Although the venue seats 568 people, the space feels quite cozy with the seating being a mix of small couches and more traditional auditorium seating. Cocktail tables make it easy to have a drink or a snack while watching the performance. There were performances by Sensible Shoes (the small ensemble of the Seattle Women’s Chorus), Captain Smartypants (the small ensemble of the Seattle Men’s Chorus) as well as performances by a number of individuals from the Choruses and a short tribute to Director Dennis Coleman (who will be retiring next year)
During the performance, Jean returned my call with her stateroom number. After the performance, we had about an hour on this ship before we were required to disembark. So like a mad fool (poor Rick), I tried to see as much of the ship as I could.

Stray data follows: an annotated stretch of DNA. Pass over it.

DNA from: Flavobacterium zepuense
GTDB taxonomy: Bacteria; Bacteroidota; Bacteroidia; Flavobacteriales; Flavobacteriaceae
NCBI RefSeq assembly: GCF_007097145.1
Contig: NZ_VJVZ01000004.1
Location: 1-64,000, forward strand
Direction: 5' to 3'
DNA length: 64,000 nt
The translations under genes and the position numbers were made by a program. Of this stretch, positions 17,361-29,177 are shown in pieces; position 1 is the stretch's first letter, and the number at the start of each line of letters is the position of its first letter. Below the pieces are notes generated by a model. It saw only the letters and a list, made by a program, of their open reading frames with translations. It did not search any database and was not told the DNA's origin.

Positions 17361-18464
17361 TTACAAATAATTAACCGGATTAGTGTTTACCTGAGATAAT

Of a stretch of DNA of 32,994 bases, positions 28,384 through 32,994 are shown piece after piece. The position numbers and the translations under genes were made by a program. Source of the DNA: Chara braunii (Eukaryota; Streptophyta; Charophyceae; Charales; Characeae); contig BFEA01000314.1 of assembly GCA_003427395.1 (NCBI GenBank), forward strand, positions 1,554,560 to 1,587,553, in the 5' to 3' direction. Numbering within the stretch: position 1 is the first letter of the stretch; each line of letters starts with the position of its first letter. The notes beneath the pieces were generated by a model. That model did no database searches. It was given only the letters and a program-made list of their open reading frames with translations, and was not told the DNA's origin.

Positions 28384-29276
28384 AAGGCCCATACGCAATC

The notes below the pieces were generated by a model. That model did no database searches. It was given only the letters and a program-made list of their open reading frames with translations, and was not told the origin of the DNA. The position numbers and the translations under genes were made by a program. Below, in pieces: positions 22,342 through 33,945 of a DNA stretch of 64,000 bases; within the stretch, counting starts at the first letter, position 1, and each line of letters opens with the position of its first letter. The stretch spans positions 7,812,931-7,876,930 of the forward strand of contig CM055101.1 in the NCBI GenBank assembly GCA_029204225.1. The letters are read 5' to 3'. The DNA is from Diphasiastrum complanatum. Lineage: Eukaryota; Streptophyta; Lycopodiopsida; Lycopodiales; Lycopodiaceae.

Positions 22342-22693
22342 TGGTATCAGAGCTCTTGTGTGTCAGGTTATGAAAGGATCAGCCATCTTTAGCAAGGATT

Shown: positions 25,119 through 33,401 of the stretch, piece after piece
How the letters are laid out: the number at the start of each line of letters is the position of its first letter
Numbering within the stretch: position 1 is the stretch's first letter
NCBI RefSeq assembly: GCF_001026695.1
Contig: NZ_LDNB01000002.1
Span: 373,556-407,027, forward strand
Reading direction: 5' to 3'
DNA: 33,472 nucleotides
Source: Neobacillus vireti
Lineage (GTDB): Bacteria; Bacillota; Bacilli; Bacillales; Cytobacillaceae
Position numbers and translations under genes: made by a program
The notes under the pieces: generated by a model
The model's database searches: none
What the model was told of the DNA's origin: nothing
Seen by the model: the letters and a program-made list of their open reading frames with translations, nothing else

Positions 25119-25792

First stop was Jean’s stateroom. Unfortunately, it had already been serviced so I wasn’t able to take any interior pictures but I am pleased with the location. I was able to get her a connecting stateroom with her sisters. The exterior stateroom is close to the forward set of elevators and only a few steps away from the lower promenade deck (so Jean and her husband will have an oceanview across the deck and will easily be able to get outside to see that amazing Alaska scenery).
The nice thing about being located on the lower promenade is that it is less busy than the upper promenade (given the lifeboats hanging from the deck above). It is quieter than staterooms off the upper promenade but still conveniently located to easily get out of the stateroom if there is a last minute announcement of a whale sighting.